I recently posted about an article that pure logic is the key to understanding all programming languages (Logic is the Key). That led one astute reader to ask a question about the limits of logic and programming:
Q: Might there be any limitations to what can be programmed that we otherwise would rely on our senses for?
The short answer:
All that we sense is interpreted by our brain before we are even aware of it. In some cases we automatically start responding to that input before the awareness reaches our consciousness. So, yes, there are limitations in at least that ‘use case’. Having said that, hearing aids can do an amazing job of compensating for hearing loss, some early attempts have been made to feed an image from a camera straight to the brain of a blind person, and some prosthetic hands are getting a sense of touch.
The long answer:
Let’s consider the case where we need a machine to operate in an environment apart from us (whether operating on a tether or autonomously). Further, let’s consider each of our five main senses: sight, hearing, touch, taste, and smell. Note: this is more of a thought experiment than a review of the technology state of the art.
Of all of the senses, this probably on of the easiest to mimic. We have cameras under the sea and in space, even on other planets. There are even cameras small enough to slip into our veins to look for blockages or to guide a surgeon removing a growth on an organ. Autonomous vehicles use cameras to watch for hazards on the road. Night vision goggles let us see in the dark, or warm bodies against a cooler background.
As mentioned earlier, hearing aids can compensate for hearing loss. Siri and Alexa can answer our spoken questions. An alarm system can detect the sound of glass breaking and alert a guard. Our phones can listen to spoken words and play back the translation in a different language. But some ear issues are currently beyond our ability to repair.
Touch, to degree of sensitivity and discrimination we enjoy, is very hard to mimic and faithfully pass on to us. We have systems that use resistance to movement as feedback, but that isn’t quite the same thing. There are pressure switches that provide a sense of touch, but still not like we have.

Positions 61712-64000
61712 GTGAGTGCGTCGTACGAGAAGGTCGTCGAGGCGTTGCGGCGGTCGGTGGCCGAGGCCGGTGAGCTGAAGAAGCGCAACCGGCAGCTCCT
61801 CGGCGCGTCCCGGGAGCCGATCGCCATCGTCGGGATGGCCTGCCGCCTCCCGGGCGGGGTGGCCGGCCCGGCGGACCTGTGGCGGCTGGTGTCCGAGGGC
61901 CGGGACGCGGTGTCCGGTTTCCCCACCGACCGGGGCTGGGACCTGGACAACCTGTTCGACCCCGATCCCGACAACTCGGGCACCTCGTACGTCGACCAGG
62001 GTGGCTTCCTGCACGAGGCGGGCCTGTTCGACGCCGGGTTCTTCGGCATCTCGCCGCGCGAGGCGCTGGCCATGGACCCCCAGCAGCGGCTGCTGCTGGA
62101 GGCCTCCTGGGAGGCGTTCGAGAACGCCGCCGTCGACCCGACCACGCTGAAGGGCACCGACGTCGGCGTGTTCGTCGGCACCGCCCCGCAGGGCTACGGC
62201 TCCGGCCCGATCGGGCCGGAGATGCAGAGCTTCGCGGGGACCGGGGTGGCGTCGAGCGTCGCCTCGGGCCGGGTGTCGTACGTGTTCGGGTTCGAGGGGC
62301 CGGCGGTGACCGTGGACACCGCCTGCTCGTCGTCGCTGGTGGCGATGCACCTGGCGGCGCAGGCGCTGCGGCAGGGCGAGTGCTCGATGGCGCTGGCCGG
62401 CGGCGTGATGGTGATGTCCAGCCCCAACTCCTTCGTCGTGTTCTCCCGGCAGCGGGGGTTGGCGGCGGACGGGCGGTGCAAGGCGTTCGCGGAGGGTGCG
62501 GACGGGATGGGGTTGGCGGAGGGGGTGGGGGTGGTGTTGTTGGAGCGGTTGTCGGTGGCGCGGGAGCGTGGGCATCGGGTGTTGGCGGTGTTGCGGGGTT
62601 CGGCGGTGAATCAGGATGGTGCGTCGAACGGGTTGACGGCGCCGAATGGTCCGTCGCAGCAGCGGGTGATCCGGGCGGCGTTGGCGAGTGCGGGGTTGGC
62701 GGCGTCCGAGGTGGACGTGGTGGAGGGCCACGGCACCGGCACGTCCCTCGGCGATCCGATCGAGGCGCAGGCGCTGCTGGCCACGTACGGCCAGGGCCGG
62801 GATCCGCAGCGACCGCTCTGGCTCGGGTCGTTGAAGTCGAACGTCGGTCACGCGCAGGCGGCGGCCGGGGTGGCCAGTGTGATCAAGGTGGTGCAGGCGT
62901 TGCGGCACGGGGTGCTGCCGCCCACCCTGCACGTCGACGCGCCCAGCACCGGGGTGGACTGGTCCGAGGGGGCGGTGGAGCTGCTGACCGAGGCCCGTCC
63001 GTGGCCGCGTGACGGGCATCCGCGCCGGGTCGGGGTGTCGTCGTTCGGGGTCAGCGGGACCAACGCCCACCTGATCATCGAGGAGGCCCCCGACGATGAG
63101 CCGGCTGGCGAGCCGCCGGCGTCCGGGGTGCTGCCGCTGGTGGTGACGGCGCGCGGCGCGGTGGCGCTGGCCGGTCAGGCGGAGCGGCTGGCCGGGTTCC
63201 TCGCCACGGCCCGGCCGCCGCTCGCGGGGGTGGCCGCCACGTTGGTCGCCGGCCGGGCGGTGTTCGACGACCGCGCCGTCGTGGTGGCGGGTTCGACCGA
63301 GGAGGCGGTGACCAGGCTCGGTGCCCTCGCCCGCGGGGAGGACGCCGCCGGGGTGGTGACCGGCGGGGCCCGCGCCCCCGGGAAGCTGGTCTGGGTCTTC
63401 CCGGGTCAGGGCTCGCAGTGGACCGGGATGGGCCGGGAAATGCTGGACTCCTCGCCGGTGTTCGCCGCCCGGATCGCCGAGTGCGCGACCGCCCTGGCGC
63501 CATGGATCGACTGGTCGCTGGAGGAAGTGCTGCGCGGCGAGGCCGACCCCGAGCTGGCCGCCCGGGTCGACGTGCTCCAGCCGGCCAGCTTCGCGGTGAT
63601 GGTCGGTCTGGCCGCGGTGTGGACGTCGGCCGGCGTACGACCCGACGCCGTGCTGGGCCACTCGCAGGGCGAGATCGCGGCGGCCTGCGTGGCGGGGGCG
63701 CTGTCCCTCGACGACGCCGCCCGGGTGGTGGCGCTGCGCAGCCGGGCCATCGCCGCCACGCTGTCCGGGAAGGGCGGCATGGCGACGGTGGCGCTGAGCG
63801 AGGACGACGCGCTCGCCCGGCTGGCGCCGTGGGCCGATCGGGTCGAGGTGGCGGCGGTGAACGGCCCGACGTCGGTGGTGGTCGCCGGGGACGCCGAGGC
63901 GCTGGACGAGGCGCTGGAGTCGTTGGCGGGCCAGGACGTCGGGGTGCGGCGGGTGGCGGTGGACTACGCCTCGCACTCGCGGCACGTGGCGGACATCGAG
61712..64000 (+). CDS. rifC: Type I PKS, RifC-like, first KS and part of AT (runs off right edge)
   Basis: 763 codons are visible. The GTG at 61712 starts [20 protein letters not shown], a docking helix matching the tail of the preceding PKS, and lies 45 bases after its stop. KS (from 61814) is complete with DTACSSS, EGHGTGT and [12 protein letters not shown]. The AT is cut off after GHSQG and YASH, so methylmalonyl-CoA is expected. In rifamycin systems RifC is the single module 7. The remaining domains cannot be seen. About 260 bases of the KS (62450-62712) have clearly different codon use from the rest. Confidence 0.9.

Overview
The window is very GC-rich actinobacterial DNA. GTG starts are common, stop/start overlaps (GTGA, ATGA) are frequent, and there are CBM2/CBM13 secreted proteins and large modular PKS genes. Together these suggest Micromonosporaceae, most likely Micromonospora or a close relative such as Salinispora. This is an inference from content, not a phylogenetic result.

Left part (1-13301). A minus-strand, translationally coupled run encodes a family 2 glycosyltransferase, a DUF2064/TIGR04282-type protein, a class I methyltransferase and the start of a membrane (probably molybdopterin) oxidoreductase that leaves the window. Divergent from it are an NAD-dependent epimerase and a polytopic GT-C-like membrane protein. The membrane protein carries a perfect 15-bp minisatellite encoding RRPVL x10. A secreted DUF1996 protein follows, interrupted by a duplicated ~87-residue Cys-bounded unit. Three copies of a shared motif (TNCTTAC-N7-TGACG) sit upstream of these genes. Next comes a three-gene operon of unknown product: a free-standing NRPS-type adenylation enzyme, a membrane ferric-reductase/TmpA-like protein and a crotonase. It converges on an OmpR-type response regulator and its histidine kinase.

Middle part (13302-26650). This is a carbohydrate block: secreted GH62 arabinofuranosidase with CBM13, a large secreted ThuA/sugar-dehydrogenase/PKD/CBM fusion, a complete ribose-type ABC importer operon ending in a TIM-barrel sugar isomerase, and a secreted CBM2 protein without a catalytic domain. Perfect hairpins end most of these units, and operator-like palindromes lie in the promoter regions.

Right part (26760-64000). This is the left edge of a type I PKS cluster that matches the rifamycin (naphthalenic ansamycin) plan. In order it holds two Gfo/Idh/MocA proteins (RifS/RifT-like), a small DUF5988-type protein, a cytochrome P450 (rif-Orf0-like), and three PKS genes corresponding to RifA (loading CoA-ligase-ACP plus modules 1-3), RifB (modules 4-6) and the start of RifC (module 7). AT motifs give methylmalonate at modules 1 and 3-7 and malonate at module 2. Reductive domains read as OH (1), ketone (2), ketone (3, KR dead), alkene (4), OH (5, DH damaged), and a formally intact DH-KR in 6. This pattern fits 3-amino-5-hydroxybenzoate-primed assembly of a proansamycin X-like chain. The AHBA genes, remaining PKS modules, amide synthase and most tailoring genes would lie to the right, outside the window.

Taste & Smell
Because these two senses are closely related in us, I’m going to lump them together. Tasting or smelling for us with the same range and discrimination I believe is beyond our current technology. Sensors can detect specific chemical signatures and inform us of their presence, usually long before we could on our own. But that’s not the same as what we experience and thus a sensor cannot transmit to us what we can taste and smell ourselves (at least not yet!).
So what is the bottom line answer to the question? We can remote sense somethings well (vision and hearing), some in some fashion (touch) and the rest not so well (taste and smell). Can we give a machine access to these senses for themselves that would allow them function in their environment better than they might otherwise today? I suppose it all depends on the use case and the environment they are functioning in, but that is another line of inquiry (any takers?).
So in short, the answer is yes, no, and it depends.
Feel free to share if you know any technologies that can, indeed, enhance or replace the senses we have or that a machine might need in its environment!
Very pithy summary of the limitations, indeed, I find!
So lovely to pick up your reply (finally). I was detained by my own research into our senses so as to have a paralell thoughtline to yours and discover better where exactly your logic misses mine. Needless to say (I hope) your examination of how technology enhances our sense impressions is a great way in to appreciating the benefits of technology, while also outlining the limitation found in the primary need for such enhancements in the first place, often very time and location specific (the - let's say - traditional Papua New Guinean does not think of getting a hearing aid, or pocket camera - he has no pocket...).